This is a particularly interesting improvisational challenge in an RPG setting. In D&D one of the many functions served by the DM is the directing of scenes – he or she will try to pick things up when they’re dragging, or gently make suggestions as to things that might occur to the characters that the players might not be picking up on. They are the players’ eyes and ears in the world, as well, and have the final say on what is and isn’t so in the world you’re playing in. What this means is that unlike a traditional improv setting, where pretty much anyone can add anything to the mix…if you’re improving in a D&D scene, you’re working with at least a semi-structured universe in which one person knows What’s Really Going On at any given time and the things you try to introduce may or may not be viable components for that narrative.
However, at this moment, nobody was at the wheel, and the sensors had, so to speak, shut down. I wasn’t precisely sure who or what I was supposed to be, or where the scene was ultimately supposed to go, and the other player wasn’t sure what to do, and the person who usually serves as arbiter of these things was looking at me and asking “Okay, what happens now?”
It was exactly that moment from acting class where you are playing a two-person scene and your partner is not giving you anything to play off of, and you have the feeling that someone really must do something, right now. And you realize suddenly that it is probably going to have to be you.
Well, all right then. There wasn’t enough urgency in the scene, so I tried to make some by inventing some additional strange actions for my character to take, and other players jumped in to suggest courses of action to the featured PC’s player. I continued frantically making things up until suddenly enough of a narrative coalesced for me that I was able to give the entity’s behavior some internal consistency (for myself, anyway) and kind of nudge the scene to a natural conclusion on my own.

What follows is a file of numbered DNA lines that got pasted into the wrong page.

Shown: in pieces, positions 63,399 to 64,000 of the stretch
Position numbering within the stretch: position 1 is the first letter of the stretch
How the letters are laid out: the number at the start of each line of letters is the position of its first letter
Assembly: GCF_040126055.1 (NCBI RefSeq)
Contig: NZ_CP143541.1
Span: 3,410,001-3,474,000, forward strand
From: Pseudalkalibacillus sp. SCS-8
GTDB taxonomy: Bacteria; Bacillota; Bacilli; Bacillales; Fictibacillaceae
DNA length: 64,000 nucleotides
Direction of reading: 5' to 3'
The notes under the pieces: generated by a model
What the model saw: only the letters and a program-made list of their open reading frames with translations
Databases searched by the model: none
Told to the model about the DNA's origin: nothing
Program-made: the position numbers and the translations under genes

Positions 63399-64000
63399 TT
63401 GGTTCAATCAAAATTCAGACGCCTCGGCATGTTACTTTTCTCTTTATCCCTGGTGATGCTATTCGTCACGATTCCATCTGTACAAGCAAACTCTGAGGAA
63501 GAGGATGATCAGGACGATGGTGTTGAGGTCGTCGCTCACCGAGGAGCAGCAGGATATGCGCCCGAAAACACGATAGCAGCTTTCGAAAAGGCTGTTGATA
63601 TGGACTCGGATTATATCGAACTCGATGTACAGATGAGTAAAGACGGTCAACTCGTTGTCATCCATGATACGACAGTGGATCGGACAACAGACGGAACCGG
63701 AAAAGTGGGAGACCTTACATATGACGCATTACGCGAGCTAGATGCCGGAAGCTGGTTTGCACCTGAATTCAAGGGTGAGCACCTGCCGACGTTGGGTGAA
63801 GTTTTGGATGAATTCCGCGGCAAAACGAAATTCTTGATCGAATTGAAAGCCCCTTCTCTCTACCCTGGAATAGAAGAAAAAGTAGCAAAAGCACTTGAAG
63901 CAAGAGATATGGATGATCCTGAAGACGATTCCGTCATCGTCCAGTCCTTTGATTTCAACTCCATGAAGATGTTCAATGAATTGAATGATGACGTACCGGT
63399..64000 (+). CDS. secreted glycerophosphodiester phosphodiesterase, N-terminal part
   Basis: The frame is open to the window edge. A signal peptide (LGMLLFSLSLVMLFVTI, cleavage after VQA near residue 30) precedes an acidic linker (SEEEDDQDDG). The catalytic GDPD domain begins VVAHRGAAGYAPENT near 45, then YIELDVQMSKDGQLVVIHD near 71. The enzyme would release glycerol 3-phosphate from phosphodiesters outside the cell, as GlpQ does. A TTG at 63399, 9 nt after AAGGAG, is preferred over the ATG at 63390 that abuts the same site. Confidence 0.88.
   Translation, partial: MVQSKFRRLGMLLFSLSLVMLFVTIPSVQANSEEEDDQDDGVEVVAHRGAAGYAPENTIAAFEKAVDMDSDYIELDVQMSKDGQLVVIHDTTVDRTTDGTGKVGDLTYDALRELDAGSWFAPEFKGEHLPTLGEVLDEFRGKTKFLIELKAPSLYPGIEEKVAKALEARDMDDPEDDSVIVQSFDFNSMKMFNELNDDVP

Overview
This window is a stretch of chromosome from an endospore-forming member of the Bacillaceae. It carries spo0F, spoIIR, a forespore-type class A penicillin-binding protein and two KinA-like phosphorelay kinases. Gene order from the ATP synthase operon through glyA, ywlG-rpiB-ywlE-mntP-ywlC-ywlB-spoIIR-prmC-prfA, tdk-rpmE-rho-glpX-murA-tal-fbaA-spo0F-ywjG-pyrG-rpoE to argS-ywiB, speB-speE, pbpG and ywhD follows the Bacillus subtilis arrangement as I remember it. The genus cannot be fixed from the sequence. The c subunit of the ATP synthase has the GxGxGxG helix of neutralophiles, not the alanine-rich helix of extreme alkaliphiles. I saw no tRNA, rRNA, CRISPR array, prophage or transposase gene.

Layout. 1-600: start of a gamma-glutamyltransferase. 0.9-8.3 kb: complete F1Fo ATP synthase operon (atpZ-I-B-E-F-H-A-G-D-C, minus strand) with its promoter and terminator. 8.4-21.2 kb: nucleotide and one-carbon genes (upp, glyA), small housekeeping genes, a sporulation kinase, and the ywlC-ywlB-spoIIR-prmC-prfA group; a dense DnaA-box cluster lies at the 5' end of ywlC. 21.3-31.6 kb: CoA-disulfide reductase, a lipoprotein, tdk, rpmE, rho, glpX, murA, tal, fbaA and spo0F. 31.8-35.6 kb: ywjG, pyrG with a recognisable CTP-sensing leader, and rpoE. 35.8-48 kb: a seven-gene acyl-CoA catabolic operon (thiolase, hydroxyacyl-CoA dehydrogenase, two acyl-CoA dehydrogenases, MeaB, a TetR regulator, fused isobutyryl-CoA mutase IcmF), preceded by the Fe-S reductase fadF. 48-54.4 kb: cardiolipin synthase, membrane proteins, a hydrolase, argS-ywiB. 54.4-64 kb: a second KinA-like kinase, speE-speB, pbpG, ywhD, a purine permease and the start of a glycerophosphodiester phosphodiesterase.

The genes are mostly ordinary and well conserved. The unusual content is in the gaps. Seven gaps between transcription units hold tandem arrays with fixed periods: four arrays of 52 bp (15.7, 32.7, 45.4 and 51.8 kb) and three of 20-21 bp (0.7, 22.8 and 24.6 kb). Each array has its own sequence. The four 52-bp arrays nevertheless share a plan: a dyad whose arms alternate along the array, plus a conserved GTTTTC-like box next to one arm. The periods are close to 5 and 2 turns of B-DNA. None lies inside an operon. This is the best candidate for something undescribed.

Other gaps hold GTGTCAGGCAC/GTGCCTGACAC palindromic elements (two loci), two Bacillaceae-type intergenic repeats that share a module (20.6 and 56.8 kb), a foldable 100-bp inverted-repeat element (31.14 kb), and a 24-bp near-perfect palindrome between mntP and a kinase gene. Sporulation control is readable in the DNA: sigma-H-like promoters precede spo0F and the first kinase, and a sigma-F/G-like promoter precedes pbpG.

Here is the funny thing. The scene was not precisely a success, in that it didn’t really achieve the goal of providing a setpiece for the featured PC. I suspect this may have been in part because of a mismatch between the design of it and the preferences of the featured PC’s player – I don’t know that he is especially fond of operating alone in scenarios where the “rules” of what is going on (so to speak) are not quickly apparent. And of course it could have been much improved by additional input from the DM as we went, but that is, as I have said, not really his fault.
On the other hand…it wasn’t a failure, either. We still ran a scene that had a beginning, a middle, an end, and an internally consistent narrative, and I got through the whole thing without having any real idea of who I was supposed to be or how all this would fit into the plot at large. That has to constitute an achievement of some kind. There is even a teasing little nugget of mystery in it that we can pick up and improve on later: what really DID happen there?
I think what was most interesting about this for me, though, is that for a minute there I was doing a number of things that DMs usually do. And no, I wasn’t expecting to have to do it when I got to the session that day. And yes, it was kind of scary trying to do it myself. But you know, it wasn’t as bad as all that.
It’s certainly gotten me thinking. Perhaps it really isn’t as bad as you think, not knowing what you’re supposed to do.
Lesson learned: Be ready to back up the other players, even and especially the GM, by giving them something – anything – to pick up and run with. If they don’t pick it up, try again – but be thinking of a graceful exit strategy, just in case.